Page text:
The Options Playbook

Featuring 40 options strategies for bulls, bears, rookies, all-stars and everyone in between Ally Invest

What is Early Exercise
and Assignment?

Sometimes You Need to Exercise Early!

Early exercise happens when the owner of a call or put invokes his or her contractual rights before expiration. As a result, an option seller will be assigned, shares of stock will change hands, and the result is not always pretty for the seller. (It’s important to note that when talking about early exercise and assignment, we’re referring only to “American-style” stock options.)

Being required to buy or sell shares of stock before you originally expected to do so can impact the potential risk or reward of your overall position and become a major headache. But chances are, if you sell options — either as a simple position or as part of a more complex strategy — sooner or later, you’ll get hit with a surprise early assignment. Many traders fail to plan for this possibility and feel like their strategy is falling apart when it does happen.

The strategies that can be messed up the most by early assignment tend to be multi-leg strategies like short spreads, butterflies, long calendar spreads and diagonal spreads. The latter two strategies can go particularly haywire as a result of early assignment, because you’re dealing with multiple expiration dates.

In most cases, it’s a bad idea for option owners to exercise early. However, there are a few instances when exercising early does make sense.

As an option seller, you’re at risk of early assignment at any time. And it’s impossible to predict whether an option owner will exercise early for the right reasons or the wrong reasons. But understanding the pros and cons of early exercise can make you more aware of when you might be at risk of early assignment.

The likelihood of a short option being assigned early depends on whether the option you sold is a call or a put. So let’s examine each separately.

Three Reasons Not to Exercise Calls Early

Keep your risk limited

If you own a call, your risk is limited to the amount you paid for the option, even if the stock drops to zero. But if you own 100 shares of the stock and it completely tanks, you’ll be left holding the bag.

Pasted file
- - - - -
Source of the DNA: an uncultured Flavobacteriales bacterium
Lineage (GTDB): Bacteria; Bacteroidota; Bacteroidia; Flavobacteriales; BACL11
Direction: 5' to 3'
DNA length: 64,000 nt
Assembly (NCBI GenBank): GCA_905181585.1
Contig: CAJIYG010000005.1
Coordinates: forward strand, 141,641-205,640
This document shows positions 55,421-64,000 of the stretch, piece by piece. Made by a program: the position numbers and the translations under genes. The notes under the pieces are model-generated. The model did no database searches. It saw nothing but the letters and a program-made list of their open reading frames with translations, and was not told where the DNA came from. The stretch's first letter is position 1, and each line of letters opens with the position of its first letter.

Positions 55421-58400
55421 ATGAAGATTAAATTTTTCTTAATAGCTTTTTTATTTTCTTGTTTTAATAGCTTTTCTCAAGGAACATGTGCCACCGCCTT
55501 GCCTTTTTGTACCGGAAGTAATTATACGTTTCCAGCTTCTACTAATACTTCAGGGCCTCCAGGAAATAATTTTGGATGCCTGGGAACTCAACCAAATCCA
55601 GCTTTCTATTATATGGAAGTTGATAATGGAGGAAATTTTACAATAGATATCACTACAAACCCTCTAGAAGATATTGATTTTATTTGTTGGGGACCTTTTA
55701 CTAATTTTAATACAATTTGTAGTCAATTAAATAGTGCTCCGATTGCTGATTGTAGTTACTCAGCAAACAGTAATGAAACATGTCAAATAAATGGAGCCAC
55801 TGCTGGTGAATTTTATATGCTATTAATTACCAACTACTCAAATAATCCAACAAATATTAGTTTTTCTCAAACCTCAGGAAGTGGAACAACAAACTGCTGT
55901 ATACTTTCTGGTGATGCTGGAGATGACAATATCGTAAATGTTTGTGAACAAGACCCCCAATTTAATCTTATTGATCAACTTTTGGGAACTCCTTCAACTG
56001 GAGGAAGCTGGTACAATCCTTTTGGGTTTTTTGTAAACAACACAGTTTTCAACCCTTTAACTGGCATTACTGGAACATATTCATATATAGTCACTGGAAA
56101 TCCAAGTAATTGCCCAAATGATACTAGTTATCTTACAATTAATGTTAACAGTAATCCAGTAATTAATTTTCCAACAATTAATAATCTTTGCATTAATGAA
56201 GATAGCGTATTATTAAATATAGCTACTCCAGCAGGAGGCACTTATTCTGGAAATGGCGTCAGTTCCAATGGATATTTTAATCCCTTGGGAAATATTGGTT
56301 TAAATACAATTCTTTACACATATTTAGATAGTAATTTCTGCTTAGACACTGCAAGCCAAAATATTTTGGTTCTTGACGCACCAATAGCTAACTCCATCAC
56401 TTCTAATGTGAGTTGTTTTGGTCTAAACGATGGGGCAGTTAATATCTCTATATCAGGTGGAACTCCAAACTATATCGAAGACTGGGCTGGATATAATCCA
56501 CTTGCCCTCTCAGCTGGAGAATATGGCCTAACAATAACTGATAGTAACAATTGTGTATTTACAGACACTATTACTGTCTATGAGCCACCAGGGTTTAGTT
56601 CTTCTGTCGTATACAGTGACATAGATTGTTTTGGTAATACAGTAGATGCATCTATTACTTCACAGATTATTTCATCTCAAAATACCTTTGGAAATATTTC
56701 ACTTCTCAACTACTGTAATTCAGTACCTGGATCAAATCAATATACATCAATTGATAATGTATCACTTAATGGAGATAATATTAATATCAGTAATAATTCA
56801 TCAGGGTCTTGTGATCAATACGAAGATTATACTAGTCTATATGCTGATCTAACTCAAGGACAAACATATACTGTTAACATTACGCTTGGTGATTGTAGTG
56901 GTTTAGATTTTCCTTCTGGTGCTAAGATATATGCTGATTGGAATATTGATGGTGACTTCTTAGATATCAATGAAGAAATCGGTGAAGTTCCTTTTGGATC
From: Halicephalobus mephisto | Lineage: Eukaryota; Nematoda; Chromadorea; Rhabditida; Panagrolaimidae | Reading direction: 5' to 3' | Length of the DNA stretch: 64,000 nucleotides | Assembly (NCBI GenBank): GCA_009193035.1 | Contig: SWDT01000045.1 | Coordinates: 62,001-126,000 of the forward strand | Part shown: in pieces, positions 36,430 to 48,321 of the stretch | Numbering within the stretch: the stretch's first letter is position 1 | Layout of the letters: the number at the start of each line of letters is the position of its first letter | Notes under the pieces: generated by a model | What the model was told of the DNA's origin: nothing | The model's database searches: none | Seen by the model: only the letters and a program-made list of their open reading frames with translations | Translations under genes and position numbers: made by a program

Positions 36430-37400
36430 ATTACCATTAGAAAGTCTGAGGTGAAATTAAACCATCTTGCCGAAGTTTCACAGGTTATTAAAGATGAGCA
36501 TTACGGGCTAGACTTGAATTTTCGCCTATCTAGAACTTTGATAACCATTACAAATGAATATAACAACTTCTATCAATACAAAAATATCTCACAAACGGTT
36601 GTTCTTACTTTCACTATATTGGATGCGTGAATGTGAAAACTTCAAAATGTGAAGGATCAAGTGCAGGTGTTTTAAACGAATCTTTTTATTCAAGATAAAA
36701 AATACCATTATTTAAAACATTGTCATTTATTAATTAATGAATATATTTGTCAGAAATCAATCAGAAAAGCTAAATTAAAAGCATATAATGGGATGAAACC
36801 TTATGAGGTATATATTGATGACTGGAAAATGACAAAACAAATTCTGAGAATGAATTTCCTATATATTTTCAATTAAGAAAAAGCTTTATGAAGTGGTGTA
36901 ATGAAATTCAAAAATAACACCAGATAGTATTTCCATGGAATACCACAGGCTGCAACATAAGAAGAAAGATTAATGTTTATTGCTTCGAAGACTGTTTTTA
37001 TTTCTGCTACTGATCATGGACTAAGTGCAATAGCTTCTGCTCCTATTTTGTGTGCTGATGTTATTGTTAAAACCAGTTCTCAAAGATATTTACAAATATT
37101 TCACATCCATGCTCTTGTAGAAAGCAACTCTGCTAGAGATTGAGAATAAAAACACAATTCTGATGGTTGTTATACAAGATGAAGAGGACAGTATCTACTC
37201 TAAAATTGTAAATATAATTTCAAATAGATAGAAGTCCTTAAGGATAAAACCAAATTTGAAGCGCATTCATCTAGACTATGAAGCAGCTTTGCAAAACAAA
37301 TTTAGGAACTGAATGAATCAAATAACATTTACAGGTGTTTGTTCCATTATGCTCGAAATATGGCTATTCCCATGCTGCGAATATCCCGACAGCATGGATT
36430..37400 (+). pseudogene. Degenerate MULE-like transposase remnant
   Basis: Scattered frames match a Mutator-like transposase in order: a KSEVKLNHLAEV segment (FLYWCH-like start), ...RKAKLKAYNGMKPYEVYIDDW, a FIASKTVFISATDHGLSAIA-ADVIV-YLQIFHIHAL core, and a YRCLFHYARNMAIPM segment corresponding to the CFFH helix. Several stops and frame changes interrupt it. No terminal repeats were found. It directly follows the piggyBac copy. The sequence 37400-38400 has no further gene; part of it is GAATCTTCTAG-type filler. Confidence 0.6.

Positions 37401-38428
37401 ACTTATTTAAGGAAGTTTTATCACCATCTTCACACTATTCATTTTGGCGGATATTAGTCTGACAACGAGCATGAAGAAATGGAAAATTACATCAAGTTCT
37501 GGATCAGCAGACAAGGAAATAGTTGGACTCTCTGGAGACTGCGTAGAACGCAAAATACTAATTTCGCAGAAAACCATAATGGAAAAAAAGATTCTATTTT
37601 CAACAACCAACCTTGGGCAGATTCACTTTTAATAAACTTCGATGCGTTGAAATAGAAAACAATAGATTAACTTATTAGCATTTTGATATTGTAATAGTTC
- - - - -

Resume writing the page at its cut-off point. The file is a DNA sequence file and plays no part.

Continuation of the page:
If your call is in-the-money prior to expiration, it makes little sense to exercise early. That’s because you can be party to gains without assuming the bigger downside that comes with owning the stock. If you do exercise your in-the-money call early and buy the stock, but then the stock falls below your strike price before expiration, you’ll really have egg on your face. In this case, you could have let the option expire worthless and bought the stock at a lower price on the open market.

Save your cash

If you exercise a call early and buy the stock, you’ll spend cash sooner instead of later. You already know how much you are going to pay for the stock, namely, the call’s strike price. So why not keep your cash in an interest-bearing account for as long as possible before you pay for those shares? Disciplined investors look for every opportunity to achieve maximum return on their assets, and this one happens to be a complete no-brainer.

Don't miss out on time value

By exercising a call early, you may be leaving money on the table in the form of time value left in the option’s price. If there is any time value, the call will be trading for more than the amount it is in-the-money. So if you want to own the stock immediately, you could simply sell the call and then apply the proceeds to the purchase of the shares. Factoring in the extra time value, the overall cost you’ll pay for the stock will be less than if you had exercised your call outright.

One circumstance when it might make sense to exercise a call early: approaching dividends

The exception to these three rules occurs when a dividend is going to be paid on the stock. Call buyers are not entitled to dividend payments, so if you want to receive the dividend, you have to exercise the in-the-money call and become a stock owner.